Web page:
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Candice Lys is a newly appointed (2017) Canadian Ashoka Fellow, being recognized for her innovative approach to teaching sexual and mental health education to young Indigenous teens, starting first young women and recently expanding to include young men. She uses the arts to encourage a creative, ‘out of the box’ approach to learning about their bodies, relationships with others, and to be leaders in their communities. 
 
Ashoka: How did you discover this approach?  
 
Candice: It was the focus for my PhD program at the University of Toronto.   I developed this program with my co-founder, Nancy MacNeill, called FOXY (Fostering Open eXpression among Youth). In 2014, the FOXY team received the Arctic Inspiration Prize, which was the first time a team had earned the entire $1 million prize. 
At our very first workshop, at first, no one came. I was reminded that sex education needs to be exciting and needs to start with youth where they are. We decided to send the word out via social media and soon we had a crowd of excited, nervous teens.   
 
Ashoka: What do you think was the key to willing participation? 
 
Candice: We used a different approach, getting them to think differently about their bodies. For example, the exercise of body mapping helps with determining personal areas of power and individual resources.  
 
Ashoka: You became a rebel in spite of having a very loving home. How did you break with the excesses of your teen life and become a strong leader? 
 
Candice: I had always done well in school and knew I had the brains to go to university. However, I felt I didn’t really have a voice. The main person in my extended family was my grandmother who was the matriarch of the family. She was the “rock” and for me, to see her do so much to support our family made me think that I could be a leader as well. I was hired as a peer health educator at the University of Alberta in my undergrad years and discovered my strengths, and that I really like teaching sexual health education.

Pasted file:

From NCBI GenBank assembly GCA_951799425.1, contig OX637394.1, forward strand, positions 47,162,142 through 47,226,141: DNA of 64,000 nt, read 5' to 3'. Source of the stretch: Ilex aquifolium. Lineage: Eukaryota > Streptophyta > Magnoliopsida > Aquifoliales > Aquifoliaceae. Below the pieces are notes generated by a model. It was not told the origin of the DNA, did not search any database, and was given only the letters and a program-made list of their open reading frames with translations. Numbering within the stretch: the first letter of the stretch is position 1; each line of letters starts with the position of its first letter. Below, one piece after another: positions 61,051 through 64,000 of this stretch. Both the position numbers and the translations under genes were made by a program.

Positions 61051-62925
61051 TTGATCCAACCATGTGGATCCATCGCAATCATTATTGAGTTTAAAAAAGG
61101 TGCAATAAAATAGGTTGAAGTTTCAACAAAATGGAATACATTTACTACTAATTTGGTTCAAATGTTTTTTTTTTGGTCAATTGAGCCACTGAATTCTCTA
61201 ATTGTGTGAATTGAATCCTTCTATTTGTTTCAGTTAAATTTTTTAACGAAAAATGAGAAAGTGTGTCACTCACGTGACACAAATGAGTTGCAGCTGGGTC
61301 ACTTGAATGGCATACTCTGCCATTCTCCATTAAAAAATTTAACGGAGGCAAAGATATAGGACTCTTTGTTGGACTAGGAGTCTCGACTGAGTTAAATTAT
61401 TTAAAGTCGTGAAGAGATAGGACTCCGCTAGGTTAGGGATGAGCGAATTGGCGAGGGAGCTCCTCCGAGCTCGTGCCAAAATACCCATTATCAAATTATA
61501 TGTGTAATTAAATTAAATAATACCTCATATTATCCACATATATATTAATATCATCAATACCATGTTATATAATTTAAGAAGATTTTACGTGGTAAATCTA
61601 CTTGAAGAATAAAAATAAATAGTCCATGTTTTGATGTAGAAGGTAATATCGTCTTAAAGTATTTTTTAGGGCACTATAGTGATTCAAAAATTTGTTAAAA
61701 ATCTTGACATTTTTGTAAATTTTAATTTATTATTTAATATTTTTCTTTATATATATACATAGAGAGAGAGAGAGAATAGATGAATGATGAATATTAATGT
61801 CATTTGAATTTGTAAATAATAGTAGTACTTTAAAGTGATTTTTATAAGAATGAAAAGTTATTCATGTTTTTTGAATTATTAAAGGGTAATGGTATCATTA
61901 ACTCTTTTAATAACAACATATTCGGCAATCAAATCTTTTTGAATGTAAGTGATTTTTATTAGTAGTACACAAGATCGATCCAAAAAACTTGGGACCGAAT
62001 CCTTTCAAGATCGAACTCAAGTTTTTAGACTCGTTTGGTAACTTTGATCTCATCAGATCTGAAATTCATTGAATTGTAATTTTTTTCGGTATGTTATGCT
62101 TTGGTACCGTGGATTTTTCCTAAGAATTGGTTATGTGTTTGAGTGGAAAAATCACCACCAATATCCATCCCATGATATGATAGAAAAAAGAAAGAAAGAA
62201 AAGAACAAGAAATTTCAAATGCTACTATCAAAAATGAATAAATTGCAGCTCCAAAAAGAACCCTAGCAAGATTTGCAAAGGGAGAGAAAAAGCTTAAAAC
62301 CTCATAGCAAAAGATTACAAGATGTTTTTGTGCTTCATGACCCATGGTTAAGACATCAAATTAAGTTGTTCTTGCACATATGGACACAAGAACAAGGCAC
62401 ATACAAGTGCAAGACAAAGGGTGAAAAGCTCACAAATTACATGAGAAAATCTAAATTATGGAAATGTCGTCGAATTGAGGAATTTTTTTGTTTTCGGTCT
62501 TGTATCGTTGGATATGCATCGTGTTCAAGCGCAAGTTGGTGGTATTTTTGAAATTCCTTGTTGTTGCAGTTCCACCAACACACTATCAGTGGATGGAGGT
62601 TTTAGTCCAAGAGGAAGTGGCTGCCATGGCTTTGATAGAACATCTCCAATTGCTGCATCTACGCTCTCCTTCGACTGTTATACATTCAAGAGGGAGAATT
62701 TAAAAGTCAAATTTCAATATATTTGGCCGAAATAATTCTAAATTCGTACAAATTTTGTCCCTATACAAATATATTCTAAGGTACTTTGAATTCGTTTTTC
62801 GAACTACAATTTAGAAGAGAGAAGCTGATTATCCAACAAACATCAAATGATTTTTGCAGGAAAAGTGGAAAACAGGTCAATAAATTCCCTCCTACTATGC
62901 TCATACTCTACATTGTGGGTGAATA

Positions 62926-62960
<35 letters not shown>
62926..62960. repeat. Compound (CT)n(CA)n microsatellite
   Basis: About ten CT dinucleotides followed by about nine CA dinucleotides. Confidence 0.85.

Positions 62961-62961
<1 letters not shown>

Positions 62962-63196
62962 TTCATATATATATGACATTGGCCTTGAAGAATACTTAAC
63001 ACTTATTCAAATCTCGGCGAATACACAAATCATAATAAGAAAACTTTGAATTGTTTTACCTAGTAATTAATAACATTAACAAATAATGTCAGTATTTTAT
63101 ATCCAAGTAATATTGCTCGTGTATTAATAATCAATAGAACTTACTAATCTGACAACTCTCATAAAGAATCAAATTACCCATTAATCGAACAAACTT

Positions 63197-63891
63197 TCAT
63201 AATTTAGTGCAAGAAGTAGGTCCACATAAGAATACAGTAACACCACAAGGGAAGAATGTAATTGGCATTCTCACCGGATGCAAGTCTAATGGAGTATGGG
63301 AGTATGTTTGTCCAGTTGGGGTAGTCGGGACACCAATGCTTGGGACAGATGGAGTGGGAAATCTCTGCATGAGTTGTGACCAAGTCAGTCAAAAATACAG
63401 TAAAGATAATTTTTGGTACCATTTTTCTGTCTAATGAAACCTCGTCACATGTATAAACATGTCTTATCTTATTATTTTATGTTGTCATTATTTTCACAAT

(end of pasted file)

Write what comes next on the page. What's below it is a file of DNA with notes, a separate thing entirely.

Ashoka: How have you changed since you started FOXY? 
 
Candice: FOXY made me face my own traumas and my own insecurities. Now the program has grown so much, we have expanded a lot and I am in the home stretch (finally) of completing my PhD. I hope to finish in 2018. So far, the program has reached more than 2500 young Northerners. 
 
Ashoka: How do you reach the young people? 
 
Candice: We use the arts to engage young people – but our greatest strength is our Peer Leaders. They are teenagers who co-develop and co-facilitate everything that we do at FOXY. 
 
Ashoka: What are some of the arts that are useful to the group? 
 
Candice: We use traditional Inuit and Dene games, drumming, traditional beading, visual arts, photography, digital storytelling, and drama.  
 
Ashoka: What is your goal for the future? 
 
Candice: Besides completing my PhD this year, in the next five years, I would like to reach as many youth in the North as we can. 
 
Ashoka: How will the Ashoka Fellowship help you? 
 
Candice: The connection with the worldwide community of Ashoka Fellows is very helpful, and I appreciate the mentorship and networking opportunities. We have made a connection with another Ashoka enterprise, Partners for Youth Empowerment which empowers youth all over the world through the Arts. 

 

This article was originally published on 29 November 2017
Related TopicsChildren & Youth, At risk youth, Boys’ development, Girls’ development, Youth leadership, Health & Fitness, Health education, Reproductive health, Sexuality

Author

Joan VanDuzer

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